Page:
Xbox 720 Specs, Price Rumors: Xbox Mini, 360 Backwards Compatibility, And More

By Jordan Mammo , Apr 17, 2013 03:53 PM EDT

The last couple of weeks or so have seen a flurry of Xbox 720 rumors popping up all over the place. The latest ones suggest that Microsoft could be splitting the Xbox brand into multiple consoles, and that it may end up playing Xbox 360 games after all.

Let's start with backwards compatibility. Previously we reported that the Xbox 720 might not be backwards compatible with Xbox 360 games because of Microsoft's decision to use AMD technology instead of going with IBM again. Now, though, there are rumblings that Redmond might solve the problem by including a built-in Xenon chip in the Xbox 720, thereby making it capable of playing 360 titles.

The rumor comes courtesy of Expert Reviews, which cited leaked information from Pastebin. The site also said that the Xbox 720 won't require an Internet connection to function, which is rather different compared to everything else we've been hearing lately.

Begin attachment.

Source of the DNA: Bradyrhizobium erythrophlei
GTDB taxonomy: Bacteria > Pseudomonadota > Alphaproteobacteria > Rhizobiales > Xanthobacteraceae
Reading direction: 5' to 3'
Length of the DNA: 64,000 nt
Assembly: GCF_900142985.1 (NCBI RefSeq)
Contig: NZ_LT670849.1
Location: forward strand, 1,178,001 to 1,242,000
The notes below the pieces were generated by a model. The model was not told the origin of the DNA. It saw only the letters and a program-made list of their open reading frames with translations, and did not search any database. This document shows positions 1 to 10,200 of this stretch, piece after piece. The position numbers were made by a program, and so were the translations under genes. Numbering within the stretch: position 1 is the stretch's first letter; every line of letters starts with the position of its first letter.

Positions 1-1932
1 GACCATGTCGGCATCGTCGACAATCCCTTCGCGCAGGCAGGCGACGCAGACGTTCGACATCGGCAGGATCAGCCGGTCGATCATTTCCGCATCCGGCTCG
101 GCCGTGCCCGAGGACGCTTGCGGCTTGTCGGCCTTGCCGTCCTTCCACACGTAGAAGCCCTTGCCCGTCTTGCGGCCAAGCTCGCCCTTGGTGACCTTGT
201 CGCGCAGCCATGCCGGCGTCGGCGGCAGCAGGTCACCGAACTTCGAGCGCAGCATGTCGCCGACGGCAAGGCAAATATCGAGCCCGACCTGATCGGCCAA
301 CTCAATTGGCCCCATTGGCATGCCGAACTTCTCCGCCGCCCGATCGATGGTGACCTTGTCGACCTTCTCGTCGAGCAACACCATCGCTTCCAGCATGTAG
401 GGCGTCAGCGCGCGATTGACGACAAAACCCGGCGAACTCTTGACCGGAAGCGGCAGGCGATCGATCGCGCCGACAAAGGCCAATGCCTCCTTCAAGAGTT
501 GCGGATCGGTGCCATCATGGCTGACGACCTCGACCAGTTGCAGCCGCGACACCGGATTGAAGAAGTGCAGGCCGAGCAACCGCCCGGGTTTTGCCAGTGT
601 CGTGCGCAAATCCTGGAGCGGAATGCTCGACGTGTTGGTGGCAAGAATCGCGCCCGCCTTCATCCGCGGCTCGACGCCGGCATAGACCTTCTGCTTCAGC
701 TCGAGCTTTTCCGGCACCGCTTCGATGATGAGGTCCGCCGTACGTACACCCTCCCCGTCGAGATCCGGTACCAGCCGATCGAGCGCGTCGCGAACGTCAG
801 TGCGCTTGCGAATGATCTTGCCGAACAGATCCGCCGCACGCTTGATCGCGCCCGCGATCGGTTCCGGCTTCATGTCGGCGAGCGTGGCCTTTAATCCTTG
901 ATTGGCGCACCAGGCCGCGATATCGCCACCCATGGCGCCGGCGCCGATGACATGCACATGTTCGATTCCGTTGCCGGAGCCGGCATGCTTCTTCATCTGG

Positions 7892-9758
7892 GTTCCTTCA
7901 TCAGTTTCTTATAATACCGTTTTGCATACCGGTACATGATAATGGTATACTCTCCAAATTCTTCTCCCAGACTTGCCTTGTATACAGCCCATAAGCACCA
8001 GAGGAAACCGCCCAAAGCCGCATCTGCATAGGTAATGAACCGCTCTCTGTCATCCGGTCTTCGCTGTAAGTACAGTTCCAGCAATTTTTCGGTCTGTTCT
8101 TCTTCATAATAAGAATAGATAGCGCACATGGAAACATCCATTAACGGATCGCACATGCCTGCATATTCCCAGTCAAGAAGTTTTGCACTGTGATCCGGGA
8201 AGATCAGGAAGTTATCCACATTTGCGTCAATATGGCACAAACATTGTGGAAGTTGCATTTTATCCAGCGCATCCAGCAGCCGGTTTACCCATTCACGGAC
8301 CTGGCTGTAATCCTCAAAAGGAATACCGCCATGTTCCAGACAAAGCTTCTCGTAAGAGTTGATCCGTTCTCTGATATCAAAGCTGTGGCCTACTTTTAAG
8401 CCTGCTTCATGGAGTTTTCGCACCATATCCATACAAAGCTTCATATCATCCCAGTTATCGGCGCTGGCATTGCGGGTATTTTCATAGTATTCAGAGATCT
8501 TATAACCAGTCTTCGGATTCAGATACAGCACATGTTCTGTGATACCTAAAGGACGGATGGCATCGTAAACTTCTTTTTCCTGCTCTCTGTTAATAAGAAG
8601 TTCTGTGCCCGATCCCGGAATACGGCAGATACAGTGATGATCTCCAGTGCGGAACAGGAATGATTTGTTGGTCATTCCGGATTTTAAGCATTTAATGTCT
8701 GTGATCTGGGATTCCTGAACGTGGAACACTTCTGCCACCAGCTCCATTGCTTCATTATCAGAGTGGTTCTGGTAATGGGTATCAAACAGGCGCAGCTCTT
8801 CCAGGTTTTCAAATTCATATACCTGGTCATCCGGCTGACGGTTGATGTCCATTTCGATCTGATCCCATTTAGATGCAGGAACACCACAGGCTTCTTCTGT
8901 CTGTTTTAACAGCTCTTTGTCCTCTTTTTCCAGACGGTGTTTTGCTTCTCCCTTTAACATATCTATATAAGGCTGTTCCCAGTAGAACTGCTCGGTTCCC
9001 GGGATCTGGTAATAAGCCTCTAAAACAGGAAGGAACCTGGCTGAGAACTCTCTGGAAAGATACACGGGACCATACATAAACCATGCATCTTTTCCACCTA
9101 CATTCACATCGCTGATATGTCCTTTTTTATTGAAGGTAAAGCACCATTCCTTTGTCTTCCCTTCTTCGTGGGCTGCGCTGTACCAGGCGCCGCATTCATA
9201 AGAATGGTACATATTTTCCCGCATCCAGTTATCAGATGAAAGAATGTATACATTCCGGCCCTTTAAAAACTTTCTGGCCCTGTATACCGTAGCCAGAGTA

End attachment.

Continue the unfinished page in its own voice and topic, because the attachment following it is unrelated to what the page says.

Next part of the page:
Meanwhile, the website VGLeaks claims it received new information about Microsoft's Xbox strategy last week that involves the company releasing a cheaper Xbox Mini alongside the Xbox 720. The Xbox Mini wouldn't actually be a next-gen system; like the Wii Mini, it would essentially be a redesigned Xbox 360, to be used to tackle Apple TV. The system would have no disc drive, but it would be able to play 360 games that users could download through Xbox Live. It would not play Xbox 720 games, and presumably would launch at a much cheaper price.

What's more, VGLeaks contradicts the previous Xbox 720 backwards-compatibility rumor by saying the capability wouldn't come out of the box.

"Instead, this functionality will come from the other unit that will be networked with the Durango to provide this (not unlike the DVD add-on for the original Xbox)," the site reads.

The site also states that an always-online requirement won't be necessary, and that the Xbox 720 won't block used games.

With so many rumors flying around, it's hard to know what to actually believe and what to toss aside. Microsoft refused to comment on the situation, so we'll likely just have to wait until it officially unveils the system, either near the end of May or at the Electronic Entertainment Expo.

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